This is a difficult but necessary step to protect our patients and our staff who need to be able to deliver care. We understand that family members and friends are an important part of the healing process, and, when possible, we encourage patient use of mobile devices to stay in touch with loved ones during their stay.
What should I do if I develop symptoms that might be COVID-19?
- Always call 911 for a life-threatening emergency.
- For other situations, you must call ahead to the clinic or your primary care physician’s office for instructions about what to do to seek care and testing. Do not come directly to an urgent care clinic or emergency room to seek testing – only to seek care for life-threatening or concerning symptoms that need urgent management.
What should I do if I develop shortness of breath and/or increased secretions?
- If you have questions about your breathing, this is important. You can always reach out to our clinic team by Patient Gateway or phone (617-724-3914). If you have sudden or severe new or worsening symptoms or difficulty breathing, you should seek emergency care by calling 911.
- If you have a Cough Assist Machine: If you have an increase in secretions and you have a cough assist machine, you should use the cough assist machine regularly each day. If you do not have an increase in secretions or shortness of breath, you do not need to increase your use of the cough assist machine.
- If you have a non-invasive ventilation (NIV) machine (often referred to as “BiPAP”): If you have an increase in shortness of breath, you may use your BiPAP (NIV) machine more often than typical, including during the day. If you have questions about this, please let your providers at the clinic know.
- The vendor that delivered your NIV (BiPAP), cough assist, or suction machine can be an important resource in adjusting settings or troubleshooting machine problems. Please keep their contact information available.
- If you do not have a cough assist or NIV (BiPAP) machine and are having new or increased secretions or a troublesome change in your breathing please contact the clinic to discuss the appropriate next steps
What is happening with ALS research right now?
The COVID-19 pandemic has temporarily disrupted research. The studies that have been most disrupted are “observational studies,” meaning those that teach us about ALS, allow us to identify new targets for therapy or biomarkers, or understand how the disease progresses. Ongoing treatment trials are continuing, though we are adjusting visit schedules to keep participants and staff as safe as possible. Trials that have not yet started, including the Healey ALS Platform Trial, are continuing all activities related to study startup. While enrollment timelines may be temporarily impacted by the COVID outbreak, there is much behind the scenes work that we are doing to ensure that these studies are ready to go when we emerge from the current uncertainties of the COVID outbreak.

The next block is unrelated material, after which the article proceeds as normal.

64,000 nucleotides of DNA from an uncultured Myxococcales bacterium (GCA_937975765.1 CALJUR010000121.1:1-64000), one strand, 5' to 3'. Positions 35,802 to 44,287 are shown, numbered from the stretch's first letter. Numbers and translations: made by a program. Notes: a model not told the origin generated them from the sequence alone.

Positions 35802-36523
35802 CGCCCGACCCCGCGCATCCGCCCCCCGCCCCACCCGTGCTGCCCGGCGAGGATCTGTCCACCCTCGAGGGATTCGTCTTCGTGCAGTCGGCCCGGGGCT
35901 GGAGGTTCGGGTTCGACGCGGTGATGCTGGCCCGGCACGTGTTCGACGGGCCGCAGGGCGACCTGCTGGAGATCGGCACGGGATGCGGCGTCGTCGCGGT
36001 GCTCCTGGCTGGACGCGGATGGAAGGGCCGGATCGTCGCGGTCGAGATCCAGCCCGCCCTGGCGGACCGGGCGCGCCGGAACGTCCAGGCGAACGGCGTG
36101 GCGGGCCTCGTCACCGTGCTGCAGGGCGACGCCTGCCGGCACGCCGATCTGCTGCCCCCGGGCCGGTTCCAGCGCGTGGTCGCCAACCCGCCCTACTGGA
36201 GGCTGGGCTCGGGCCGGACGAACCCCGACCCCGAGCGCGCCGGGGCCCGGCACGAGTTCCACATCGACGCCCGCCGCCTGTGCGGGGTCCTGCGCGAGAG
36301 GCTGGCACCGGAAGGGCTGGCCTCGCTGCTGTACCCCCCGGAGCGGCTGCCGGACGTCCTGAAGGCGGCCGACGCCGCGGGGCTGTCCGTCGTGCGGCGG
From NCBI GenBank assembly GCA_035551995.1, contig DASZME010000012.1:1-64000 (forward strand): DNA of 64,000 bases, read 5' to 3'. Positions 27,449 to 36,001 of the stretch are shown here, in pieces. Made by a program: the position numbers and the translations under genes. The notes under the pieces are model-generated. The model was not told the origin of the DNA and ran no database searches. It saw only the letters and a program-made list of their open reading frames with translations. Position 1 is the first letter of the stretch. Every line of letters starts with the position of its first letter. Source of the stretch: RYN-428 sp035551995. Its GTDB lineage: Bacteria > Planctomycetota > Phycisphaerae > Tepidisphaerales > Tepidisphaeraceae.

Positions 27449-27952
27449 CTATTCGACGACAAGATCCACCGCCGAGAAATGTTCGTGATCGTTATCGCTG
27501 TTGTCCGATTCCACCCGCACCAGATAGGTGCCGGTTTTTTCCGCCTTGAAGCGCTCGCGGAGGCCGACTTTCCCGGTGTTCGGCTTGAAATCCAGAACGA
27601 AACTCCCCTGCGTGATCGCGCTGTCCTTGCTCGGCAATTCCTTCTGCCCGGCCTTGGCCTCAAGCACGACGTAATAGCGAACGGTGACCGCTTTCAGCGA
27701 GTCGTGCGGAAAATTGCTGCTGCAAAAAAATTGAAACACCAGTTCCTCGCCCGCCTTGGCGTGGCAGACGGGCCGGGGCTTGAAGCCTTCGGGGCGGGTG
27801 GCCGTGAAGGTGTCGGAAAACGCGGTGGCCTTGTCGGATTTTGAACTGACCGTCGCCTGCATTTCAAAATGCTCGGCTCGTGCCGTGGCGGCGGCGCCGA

Webinars About COVID-19 and ALS Clinical Trials
Many of our patients are understandably concerned about delays in clinical research. We are committed to resuming trials as soon and as safely as we can, but what exactly that will look like is very much in flux these days. We hosted a webinar on April 8th to discuss the current state of the HEALEY ALS clinical trial, featuring panelist Reagan Healey, who has a message for us and for ALS patients and caregivers everywhere:
"I am really glad we could update you today and let you know of our neverending commitment you and your families.
I am in New York and every night this month at 7 pm the city erupts with cheering, drum pounding and clapping to thank our Healthcare professionals and all frontline workers during this Corona Crisis. It can be heard as a low rumble if you’re inside and then a thunderous chorus when you open a window.
But I am going to let you in on a secret: I scream and cheer for you all and for my brother Sean. And I want you to know that Sean and the Healey Center are and will continue to be the strongest voices on your behalf. We will put an end to the ALS crisis." – Regan Healey
You can also watch a recording of a March 27th webinar from NEALS on how COVID-19 is impacting ALS research here.
A Word of Thanks
Much of our work in the ALS clinic is not covered by insurance payments. In these unpredictable times, we are more inclined than ever to thank those who support our clinic so that we can continue to provide care for people with ALS: Muscular Dystrophy Association (MDA), ALS One, EGL Foundation, and individual donations from people with ALS and their loved ones.